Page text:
Respondent further argues that “the perceived embezzlement ․ was the result of (1) accounting errors; and (2) the inability of Respondent to obtain the necessary exculpatory documents․” Respondent emphasizes the Hearing Commission's finding that Driscoll embezzled funds from his firm. He asserts that she did so without his knowledge and that, upon his discovery of her actions, she erased all of the relevant data from his computer server and individual computers and removed all his “paper bank records and supporting documents[,] ․ ledger entries and reconciliations.” He complains that the State Bar “undertook no independent investigation” to recover these files from Driscoll (who, respondent asserts, was a State Bar Certified Paralegal), “never subpoenaed [Ms. Driscoll's] bank records nor made any effort to restrain her access to funds,” and never took any action against her, but simply “s[ought] information from her regarding the alleged management of [Respondent's] firm․” Respondent asserts that Driscoll's statements and conduct show that she “orchestrated her deceit from day one through the retaining and manipulation of documentation solely for the purpose of deflecting attention away from her own wrongdoing in the event her fraud was discovered,” and further complains that the State Bar did not “afford[ ] [Respondent] one inference in [his] favor while nearly every self-serving assertion advanced by [Ms. Driscoll] against [Respondent's] interest spurred investigative inquiries.”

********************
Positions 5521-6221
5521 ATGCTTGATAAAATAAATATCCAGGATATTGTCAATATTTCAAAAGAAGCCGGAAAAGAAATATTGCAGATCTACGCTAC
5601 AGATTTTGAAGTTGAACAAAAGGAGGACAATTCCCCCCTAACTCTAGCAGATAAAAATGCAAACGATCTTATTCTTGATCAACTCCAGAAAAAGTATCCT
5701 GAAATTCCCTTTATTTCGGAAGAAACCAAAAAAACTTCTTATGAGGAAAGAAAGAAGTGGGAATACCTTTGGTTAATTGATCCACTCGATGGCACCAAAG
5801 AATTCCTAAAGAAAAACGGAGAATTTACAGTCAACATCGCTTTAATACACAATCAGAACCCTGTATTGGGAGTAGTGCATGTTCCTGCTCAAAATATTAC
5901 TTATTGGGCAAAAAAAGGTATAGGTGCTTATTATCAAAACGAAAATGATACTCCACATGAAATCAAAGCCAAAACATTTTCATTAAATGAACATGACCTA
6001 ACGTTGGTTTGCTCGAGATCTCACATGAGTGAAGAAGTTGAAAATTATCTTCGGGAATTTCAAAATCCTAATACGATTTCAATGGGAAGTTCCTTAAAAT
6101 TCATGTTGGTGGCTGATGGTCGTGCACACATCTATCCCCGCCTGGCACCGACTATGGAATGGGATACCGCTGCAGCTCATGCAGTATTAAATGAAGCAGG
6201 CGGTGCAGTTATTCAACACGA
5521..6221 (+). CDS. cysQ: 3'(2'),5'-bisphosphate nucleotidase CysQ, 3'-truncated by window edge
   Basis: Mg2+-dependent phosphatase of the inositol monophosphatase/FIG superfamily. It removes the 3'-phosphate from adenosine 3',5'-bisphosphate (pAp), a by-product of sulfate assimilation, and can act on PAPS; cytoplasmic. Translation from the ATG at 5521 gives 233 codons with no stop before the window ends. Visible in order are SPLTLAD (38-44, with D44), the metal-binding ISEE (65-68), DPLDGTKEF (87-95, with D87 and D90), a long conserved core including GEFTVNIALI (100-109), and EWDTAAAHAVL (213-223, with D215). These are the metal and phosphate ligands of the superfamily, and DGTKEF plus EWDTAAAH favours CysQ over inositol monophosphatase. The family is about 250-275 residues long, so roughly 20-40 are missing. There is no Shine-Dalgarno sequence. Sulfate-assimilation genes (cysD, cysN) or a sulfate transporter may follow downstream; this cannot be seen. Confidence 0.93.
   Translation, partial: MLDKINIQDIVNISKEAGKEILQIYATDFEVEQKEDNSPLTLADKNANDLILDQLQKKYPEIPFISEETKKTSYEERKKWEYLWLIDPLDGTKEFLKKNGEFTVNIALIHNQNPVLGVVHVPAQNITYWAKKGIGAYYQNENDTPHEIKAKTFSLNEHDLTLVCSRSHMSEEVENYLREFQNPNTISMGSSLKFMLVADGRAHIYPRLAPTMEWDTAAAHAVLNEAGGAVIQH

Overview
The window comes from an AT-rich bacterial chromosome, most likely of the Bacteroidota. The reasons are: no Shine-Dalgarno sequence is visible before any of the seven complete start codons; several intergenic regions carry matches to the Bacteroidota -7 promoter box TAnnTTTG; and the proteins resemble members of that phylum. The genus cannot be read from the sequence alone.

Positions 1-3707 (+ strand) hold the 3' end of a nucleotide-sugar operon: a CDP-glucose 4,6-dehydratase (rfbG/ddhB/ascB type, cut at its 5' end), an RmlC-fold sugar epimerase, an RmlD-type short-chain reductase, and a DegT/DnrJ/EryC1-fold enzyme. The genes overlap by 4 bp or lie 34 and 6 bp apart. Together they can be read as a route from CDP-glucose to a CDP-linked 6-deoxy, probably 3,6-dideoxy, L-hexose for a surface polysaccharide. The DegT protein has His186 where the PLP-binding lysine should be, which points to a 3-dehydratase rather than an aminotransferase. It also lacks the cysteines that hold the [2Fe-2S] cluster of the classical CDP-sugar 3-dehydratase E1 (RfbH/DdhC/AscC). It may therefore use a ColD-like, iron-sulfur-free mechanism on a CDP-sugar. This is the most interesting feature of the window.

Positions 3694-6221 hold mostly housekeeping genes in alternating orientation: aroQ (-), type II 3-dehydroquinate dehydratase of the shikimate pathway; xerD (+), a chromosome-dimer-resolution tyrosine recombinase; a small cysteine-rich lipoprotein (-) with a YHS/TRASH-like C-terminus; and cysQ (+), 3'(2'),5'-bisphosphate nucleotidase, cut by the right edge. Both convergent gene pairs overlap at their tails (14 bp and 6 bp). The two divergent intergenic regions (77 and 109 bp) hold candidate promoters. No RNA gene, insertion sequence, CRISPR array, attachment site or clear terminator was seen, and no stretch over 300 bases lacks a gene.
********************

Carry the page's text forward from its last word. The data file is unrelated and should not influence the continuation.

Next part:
The problem with all these arguments is that respondent may not elect to forgo his disciplinary hearing and then complain that certain evidence should have been presented there. Cf. In re Demos, 875 A.2d 636, 644 (D.C.2005) ( “Because respondent was afforded an opportunity to present evidence on his own behalf at a proceeding ․ that appears from the record to have been fundamentally fair, we find no merit in this argument.”). While evidence or arguments about what respondent alleges was Driscoll's responsibility (for what he refers to as the “train wreck” at his firm) might have affected the Hearing Commission's conclusions about the degree of respondent's culpability, this was evidence respondent was free to advance at the hearing. Instead, the evidence at the disciplinary hearing was effectively uncontested, and we have no reason “not to respect [the] decision” of the Hearing Commission. In re Morrissey, 648 A.2d 185, 189 (D.C.1994).